This article originally appeared on BikeRadar
Specialized claims its new Evade II aero road helmet is faster and cooler than the original. I can't quantify either point, but I can say that the helmet is light, very comfortable and offers noticeably more ventilation than its predecessor.
Making a fast helmet is relatively easy (elongated with no vents), but making a fast helmet that is comfortable and well ventilated is — as several designs including the original Evade have shown — something else entirely. Specialized invested half the time in the Evade II's design on ventilation.
Specialized has its own wind tunnel on site in Morgan Hill, California. For this project, engineers tinkered with numerous internal shell pieces to experiment with channeled air flow. They also built a new measurement tool on a head form with 12 heaters and sensors, trying to recreate and measure a human experience inside the helmets.
The end result is a helmet that "cools as effectively as not wearing a helmet at all — when moving at a somewhat reasonable rate of 20mph," said Specialized R&D/Tech Director Chris Yu.
Specialized experimented with a number of channel configurations in the company's in-house wind tunnel in Morgan Hill, California
That's a huge claim, and impossible for me to quantify too. On the road, though, the helmet does feel much more like a normal, well-ventilated road helmet than an aero race lid.
In addition to the wind-tunnel-designed vents and deep, sculpted channels, a big part of the ventilation design is the nearly wide-open back end of the helmet.
"Vents are useless if you don't have anywhere for the air to go," said Yu, a Stanford PhD who has led the company's wind tunnel work on bikes as well as this helmet. "A rule of thumb is that you have to have almost more exit volume than intake volume to effectively cool something. For helmets that is tough, as you want to taper that back end for aerodynamics."
If you subscribe to the 'narrow is aero' philosophy, you might appreciate the relatively slender head-on profile. For me, I just like how it looks from the front, sitting close against the temples. The helmet (size medium shown here) can touch the arms of some sunglasses, as it sits low right in front of the ears.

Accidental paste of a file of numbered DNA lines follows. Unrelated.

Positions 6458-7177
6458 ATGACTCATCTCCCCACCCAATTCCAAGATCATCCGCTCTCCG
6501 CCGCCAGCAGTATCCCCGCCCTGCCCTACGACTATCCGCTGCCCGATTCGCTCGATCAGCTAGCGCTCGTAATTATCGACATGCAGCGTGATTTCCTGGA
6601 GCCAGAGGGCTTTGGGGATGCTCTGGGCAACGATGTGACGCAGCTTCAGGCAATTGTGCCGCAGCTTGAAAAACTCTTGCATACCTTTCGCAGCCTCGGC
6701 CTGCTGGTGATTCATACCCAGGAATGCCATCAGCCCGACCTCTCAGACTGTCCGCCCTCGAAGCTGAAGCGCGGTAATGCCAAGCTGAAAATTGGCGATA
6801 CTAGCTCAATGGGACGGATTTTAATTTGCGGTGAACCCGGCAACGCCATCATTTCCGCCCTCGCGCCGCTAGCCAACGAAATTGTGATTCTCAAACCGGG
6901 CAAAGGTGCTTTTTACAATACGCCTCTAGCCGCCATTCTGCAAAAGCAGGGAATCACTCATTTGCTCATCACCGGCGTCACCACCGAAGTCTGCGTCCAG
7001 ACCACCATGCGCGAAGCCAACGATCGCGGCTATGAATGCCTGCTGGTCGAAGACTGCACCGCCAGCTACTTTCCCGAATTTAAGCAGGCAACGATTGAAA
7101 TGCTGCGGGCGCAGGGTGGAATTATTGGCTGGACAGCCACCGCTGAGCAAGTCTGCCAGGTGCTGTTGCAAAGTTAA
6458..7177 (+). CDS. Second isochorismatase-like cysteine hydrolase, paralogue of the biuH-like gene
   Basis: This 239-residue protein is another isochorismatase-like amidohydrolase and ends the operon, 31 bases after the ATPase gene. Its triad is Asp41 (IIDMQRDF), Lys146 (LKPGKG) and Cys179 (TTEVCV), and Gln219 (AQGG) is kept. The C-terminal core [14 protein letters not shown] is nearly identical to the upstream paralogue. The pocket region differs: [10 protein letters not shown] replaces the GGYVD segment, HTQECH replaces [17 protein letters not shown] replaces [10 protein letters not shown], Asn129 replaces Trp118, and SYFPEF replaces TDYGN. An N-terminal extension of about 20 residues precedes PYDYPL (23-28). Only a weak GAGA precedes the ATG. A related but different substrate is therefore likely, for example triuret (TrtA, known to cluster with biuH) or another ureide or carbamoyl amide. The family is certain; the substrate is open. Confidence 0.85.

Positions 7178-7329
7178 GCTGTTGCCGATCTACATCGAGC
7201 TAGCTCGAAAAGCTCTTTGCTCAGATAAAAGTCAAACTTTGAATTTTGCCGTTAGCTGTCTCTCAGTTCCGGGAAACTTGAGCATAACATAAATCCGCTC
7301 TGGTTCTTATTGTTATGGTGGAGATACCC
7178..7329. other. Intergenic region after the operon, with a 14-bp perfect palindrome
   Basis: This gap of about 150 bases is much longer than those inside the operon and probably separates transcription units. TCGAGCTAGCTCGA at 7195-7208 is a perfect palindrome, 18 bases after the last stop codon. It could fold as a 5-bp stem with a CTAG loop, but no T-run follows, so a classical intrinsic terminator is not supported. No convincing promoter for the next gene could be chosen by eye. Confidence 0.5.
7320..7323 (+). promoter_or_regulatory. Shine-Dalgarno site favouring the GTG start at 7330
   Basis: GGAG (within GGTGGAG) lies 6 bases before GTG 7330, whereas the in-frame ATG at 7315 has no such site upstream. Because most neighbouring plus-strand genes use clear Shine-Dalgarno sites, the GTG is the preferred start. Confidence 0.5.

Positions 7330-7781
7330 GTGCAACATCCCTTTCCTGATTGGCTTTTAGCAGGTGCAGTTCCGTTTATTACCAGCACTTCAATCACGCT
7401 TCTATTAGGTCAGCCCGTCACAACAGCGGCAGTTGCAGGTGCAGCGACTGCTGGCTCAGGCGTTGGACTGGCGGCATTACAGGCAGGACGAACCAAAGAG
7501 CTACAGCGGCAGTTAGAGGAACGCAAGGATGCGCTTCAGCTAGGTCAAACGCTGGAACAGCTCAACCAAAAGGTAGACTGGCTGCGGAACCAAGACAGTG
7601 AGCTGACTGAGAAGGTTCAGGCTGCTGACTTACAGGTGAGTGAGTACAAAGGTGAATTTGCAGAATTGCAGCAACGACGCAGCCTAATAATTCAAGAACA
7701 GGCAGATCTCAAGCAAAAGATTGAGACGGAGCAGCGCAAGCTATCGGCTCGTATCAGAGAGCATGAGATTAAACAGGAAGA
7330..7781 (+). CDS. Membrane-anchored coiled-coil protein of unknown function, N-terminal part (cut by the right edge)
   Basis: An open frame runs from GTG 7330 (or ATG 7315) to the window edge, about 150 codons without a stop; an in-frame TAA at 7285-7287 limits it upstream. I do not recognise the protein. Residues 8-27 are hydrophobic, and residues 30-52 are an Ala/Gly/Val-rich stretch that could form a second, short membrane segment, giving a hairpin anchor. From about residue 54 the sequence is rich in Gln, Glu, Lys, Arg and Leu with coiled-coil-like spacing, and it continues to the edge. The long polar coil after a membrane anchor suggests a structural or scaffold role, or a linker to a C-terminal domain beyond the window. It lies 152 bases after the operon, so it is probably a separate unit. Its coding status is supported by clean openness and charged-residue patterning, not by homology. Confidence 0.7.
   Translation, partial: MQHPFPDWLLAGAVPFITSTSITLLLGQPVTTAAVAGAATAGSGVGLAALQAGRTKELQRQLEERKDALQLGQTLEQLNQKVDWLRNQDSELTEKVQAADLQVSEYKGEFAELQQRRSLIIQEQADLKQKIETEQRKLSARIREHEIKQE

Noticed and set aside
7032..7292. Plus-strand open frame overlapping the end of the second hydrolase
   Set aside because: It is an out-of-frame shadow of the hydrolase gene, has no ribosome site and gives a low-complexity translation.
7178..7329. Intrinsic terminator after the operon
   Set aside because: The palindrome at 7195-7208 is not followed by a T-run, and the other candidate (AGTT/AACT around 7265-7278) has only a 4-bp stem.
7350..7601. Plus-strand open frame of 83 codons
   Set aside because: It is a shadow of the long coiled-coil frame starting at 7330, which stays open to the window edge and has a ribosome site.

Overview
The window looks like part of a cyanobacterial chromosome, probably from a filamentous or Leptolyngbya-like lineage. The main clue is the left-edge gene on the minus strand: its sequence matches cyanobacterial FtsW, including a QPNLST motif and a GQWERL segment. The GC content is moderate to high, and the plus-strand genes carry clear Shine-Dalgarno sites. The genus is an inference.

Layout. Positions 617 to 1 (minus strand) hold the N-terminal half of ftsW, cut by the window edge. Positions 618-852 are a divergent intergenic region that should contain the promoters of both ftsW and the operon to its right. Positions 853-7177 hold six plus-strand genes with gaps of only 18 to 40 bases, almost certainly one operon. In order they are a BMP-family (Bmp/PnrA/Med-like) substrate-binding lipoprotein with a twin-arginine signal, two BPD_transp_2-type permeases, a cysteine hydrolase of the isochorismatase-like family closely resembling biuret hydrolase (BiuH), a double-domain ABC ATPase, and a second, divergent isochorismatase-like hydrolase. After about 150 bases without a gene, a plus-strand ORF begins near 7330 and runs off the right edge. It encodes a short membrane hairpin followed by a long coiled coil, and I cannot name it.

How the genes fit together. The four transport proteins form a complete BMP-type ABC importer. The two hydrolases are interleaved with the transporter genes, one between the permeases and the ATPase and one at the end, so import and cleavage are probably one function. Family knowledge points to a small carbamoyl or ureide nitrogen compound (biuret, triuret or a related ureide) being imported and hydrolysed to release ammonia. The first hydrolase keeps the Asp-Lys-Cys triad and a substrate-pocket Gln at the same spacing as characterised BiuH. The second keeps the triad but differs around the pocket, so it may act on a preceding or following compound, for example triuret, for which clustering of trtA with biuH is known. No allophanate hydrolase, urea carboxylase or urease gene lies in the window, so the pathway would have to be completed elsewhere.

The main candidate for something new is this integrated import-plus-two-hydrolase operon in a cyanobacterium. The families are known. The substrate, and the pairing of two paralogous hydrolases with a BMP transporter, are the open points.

The Evade II is 1cm shorter than the original, but still has an elongated shape compared to a standard road helmet
Head shapes vary, but I find the internal shape very comfortable for a couple of reasons.
The forehead pad sits a small distance back from the shell, which offers both ventilation and the elimination of a non-malleable piece of foam pressing against your head. With this design, the pad conforms to your head and evenly distributes what little pressure the 287g helmet produces.
The elongated shape is noticeable when riding head down and looking up — you can see the front edge at the top of your vision, similar to some sunglass frames. This is similar to Giro's Vanquish.
The rear retention system is height adjustable and tightens with a small dial.
Giro's latest Vanquish aero helmet has a similar design — and there is ventilation space between the foam and the forehead pad
As with past S-Works helmets, the straps are joined under the ears with flat plastic yokes that aren't adjustable. They are slimmer than the traditional snap closure, and cause the straps to lay flush against your neck. For me, the design works well; it's comfortable and you never have to mess with it.
Specialized added a magnetic buckle that I'm not entirely sold on. It works well enough and is easily operable with one hand, which is a plus if you need to pull a headband off or something while riding. But the weight of the buckle overwhelms the flyweight strap, and for me caused the chin strap to loosen while riding.
The only other questionable point is the absence of a MIPS liner. Many companies have gone all-in with the plastic rotational liner that is claimed to reduce brain trauma in the event of a crash by allowing the skull to pivot slightly within the helmet. For legal reasons, companies can't claim that a MIPS helmet is safer than a non-MIPS helmet. But that of course is the implication, and Specialized does have a few MIPS in its line. As for a MIPS Evade II, Specialized's Yu just said "more info to come soon."
As with other Specialized high-end helmets, the Evade II features a five-step height adjustment, non-adjustable strap connectors under the ear, and anti-microbial pads
Another thing other helmet brands are doing on aero road helmets is integrating sunglass shields or visors. Yu said Specialized experimented quite a bit and found that "the juice wasn’t worth the squeeze."
"We never found a case when it was faster than glasses," Yu said. "Further, you would have to compromise on shaping elsewhere. We have found with other helmets we benchmark, that shields are the same as glasses."
Speaking of sunglasses, the Evade II doesn't have the same handy sunglass-arm ports that the Prevail and the Airnet do. You can still stick the arms into the vents, but the Evade II doesn't have the same rubber grippers to keep the glasses secure.
Vents are useless if you don't have anywhere for the air to go says Specialized R&D/Tech Director Chris Yu. Thus, the back end of the helmet is basically wide open
Bottom line: An airy, aero helmet that fits well
After a few rides in Colorado, I can say I like the look and feel of the Evade II. This particular color scheme might not be everyone's favorite, but there are black and white options, too.
The substantial channeling works well to move air across the head, and the suspended pad design across the forehead makes for a very comfortable fit.
I will update this to a full review with a score after a few more rides in this and other new aero helmets, such as the Giro Vanquish.
I like how the helmet is relatively narrow